I'm not sure which was more irritating, driving to Somerset on Christmas Eve to the strains of some terrible Christmas singles or returning to London yesterday accompanied by incessant adverts for the winter sales. When the choice is between Noddy Holder of Slade and a man offering cut-price sofas from DFS, it's hard not to think that you have finally reached the bottom of the barrel of Western culture. These days, I like to think that the slight air of desperation in the voices of actors urging me to think about a new patio is down to global warming; everything is happening earlier than it used to, and I did most of my shopping for bargains well before the celebrations even started.
Then there's the internet, where you can not only buy cut-price presents before Christmas but "rehome" them - that's what the man from eBay calls it - over the next few days. I'm not sure about the etiquette if, say, you spot the underwear you bought your partner at enormous expense from Agent Provocateur listed as an unwanted gift, but someone will no doubt come up with a guide in due course. (I once spotted a pair of shoes I'd seen in a local charity shop listed on eBay at almost twice the price, prompting a series of philosophical reflections on honesty, modern manners and the kind of person who tries to make a profit out of Oxfam, for God's sake.)
At first sight, it's hard to think of two events more diametrically opposed than Christmas and the winter sales, and there is a palpable sense of release every year when the stores re-open. It may be because we've got used to something approaching 24/7 shopping and the idea of two whole days without sends people into a panic, although I do wonder what possesses anyone to queue at Next at 5am. In fact, it seems to me that the impulses behind the two events are pretty similar, the difference being that before Christmas we have the excuse that we're spending money on other people. In the sales, it's every man and woman for herself, but the net effect - an orgy of over-consumption - is much the same.
If that sounds cynical, I actually think there's more to it than that, in the sense that this is the time of year when people are positively invited to act out fantasies. It begins with Christmas, which we're all supposed to look forward to with breathless anticipation even though for many people the reality falls quite a long way short of expectation. It isn't often that everyone in the entire country is forced to do the same thing at the same time, and that sense of compulsion - and the absence of alternatives - inevitably grates on the nerves. One of the nicest Christmas mornings I've ever spent was in San Gimignano, where the cafés were open and thronged with people, quite unlike any British town centre on Christmas Day.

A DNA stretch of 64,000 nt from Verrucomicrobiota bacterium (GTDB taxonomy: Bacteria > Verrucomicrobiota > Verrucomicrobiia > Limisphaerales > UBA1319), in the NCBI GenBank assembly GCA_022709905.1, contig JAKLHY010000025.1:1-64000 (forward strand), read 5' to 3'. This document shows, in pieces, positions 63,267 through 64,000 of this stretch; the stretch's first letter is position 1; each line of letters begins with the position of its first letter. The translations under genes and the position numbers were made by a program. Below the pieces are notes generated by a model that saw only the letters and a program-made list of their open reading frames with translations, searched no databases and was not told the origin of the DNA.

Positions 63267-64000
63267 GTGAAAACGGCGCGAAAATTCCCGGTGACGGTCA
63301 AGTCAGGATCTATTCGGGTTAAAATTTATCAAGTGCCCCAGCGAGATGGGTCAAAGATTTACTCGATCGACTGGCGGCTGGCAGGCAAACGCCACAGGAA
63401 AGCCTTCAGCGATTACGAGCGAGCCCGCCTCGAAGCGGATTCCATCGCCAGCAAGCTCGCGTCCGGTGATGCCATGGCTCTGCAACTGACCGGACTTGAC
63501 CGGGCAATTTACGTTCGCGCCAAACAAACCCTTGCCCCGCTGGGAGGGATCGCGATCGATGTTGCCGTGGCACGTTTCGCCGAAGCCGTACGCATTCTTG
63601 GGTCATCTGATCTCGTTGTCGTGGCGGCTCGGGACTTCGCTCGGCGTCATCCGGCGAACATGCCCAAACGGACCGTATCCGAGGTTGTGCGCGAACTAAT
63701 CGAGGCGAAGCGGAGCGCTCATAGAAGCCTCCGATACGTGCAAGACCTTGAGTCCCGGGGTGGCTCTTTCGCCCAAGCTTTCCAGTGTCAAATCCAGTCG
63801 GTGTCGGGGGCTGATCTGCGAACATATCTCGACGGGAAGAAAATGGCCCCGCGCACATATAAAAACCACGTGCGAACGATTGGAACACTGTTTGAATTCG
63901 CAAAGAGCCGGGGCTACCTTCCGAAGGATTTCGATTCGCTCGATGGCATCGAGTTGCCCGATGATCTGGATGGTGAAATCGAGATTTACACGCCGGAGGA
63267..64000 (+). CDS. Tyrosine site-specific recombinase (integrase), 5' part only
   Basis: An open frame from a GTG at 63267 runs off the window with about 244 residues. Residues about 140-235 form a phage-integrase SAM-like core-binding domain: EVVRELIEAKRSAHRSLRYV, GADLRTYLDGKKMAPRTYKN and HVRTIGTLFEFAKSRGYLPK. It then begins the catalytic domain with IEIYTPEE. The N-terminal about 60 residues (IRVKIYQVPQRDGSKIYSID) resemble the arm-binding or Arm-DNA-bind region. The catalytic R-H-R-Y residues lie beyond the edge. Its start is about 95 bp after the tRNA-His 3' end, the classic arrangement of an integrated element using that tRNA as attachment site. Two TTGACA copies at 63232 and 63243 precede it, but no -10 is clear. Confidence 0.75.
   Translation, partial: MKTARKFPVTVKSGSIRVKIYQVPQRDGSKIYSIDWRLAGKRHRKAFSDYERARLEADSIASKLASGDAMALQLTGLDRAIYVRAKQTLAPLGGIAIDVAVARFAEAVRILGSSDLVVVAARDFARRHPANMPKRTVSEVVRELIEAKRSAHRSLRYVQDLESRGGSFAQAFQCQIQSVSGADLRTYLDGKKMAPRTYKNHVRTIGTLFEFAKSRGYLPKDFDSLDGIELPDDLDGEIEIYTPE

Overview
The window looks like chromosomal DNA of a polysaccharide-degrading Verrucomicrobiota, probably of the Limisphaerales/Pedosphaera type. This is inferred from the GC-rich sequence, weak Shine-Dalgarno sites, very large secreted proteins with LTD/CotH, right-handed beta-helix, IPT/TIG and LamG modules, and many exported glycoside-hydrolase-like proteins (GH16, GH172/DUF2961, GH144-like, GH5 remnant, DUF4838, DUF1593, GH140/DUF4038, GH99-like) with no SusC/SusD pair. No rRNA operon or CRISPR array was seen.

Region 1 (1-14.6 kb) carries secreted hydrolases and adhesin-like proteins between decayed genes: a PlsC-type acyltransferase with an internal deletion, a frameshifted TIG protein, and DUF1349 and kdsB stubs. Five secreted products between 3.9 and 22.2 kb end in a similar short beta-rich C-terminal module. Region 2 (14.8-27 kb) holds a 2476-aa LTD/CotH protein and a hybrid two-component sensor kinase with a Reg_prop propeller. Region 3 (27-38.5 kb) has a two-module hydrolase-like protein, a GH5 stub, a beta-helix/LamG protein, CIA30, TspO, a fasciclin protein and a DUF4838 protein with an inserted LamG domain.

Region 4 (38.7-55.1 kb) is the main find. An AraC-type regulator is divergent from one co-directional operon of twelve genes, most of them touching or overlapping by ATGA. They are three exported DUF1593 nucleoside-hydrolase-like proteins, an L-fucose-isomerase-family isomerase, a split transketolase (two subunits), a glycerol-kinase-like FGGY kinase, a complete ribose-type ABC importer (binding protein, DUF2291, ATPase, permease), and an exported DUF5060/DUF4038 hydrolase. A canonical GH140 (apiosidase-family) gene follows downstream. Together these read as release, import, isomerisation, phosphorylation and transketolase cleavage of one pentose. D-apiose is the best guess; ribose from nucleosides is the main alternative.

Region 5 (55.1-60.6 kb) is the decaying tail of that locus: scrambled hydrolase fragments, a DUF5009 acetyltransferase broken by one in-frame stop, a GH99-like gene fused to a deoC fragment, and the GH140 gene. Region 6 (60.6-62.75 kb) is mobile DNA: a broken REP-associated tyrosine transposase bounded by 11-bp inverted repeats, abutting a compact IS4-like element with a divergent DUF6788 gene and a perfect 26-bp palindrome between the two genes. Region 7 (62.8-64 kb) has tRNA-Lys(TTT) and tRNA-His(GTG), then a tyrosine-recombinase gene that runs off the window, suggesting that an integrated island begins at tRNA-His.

Whenever I hear conservative commentators extolling the virtues of the extended family, I wonder whether they've ever experienced a large family gathering at Christmas, when the tensions between generations become apparent. No wonder so many people are eager, after a couple of days, to indulge in a new set of fantasies in the shape of clothes, sofas, computer games and holidays. If we were more relaxed about Christmas, we might not need such an extravagant antidote. And I can't help being amused by the fact that the result of a concentrated dose of family values is to send most of us to the shops to spend as if there's no tomorrow.
Tony Blair dusts down his white Travolta suit
Who could forget that marvellous picture of the Blairs on holiday in Silvio Berlusconi's Sardinian villa a couple of years ago, accompanied by their host - still prime minister of Italy at the time, amazingly - in a bandana to conceal his hair transplant?
Tony and Cherie's taste in villas is pretty much like that of any other middle-class couple, but what really grabs the attention is their choice of host: Mr Berlusconi, that perpetual favourite Sir Cliff Richard, and now Robin Gibb of the Bee Gees.
Has the Prime Minister packed a white suit? I can just see him in the John Travolta role at a Saturday Night Fever theme party, with Cherie twinkling round him. It's almost too exciting to think that even now, as I write, Mr Gibb might be rehearsing the famous couple at his villa in Miami Beach.
* I've never been on a plane with Tony Blair, let alone overshot a runway with him as happened on Tuesday at Miami international airport.
But exactly the same thing happened on the one occasion I met John Major, on the first day of campaigning in the 1997 general election. I was on board a plane chartered by the Conservative Party for a day trip to Carlisle, and it was the roughest landing I've ever experienced.
Later in the day - which went miserably for the Tories, by the way - I decided I'd had enough and sneaked back to the plane. The crew were being interviewed by someone from an aviation magazine, and that's when I discovered that no one had checked the length of the runway in advance. Fortunately for the prime minister, the crew were experienced and managed to get us down safely.
It didn't inspire confidence in the Tories, and I politely declined a pressing invitation from Central Office to join the next day's outing in the campaign bus.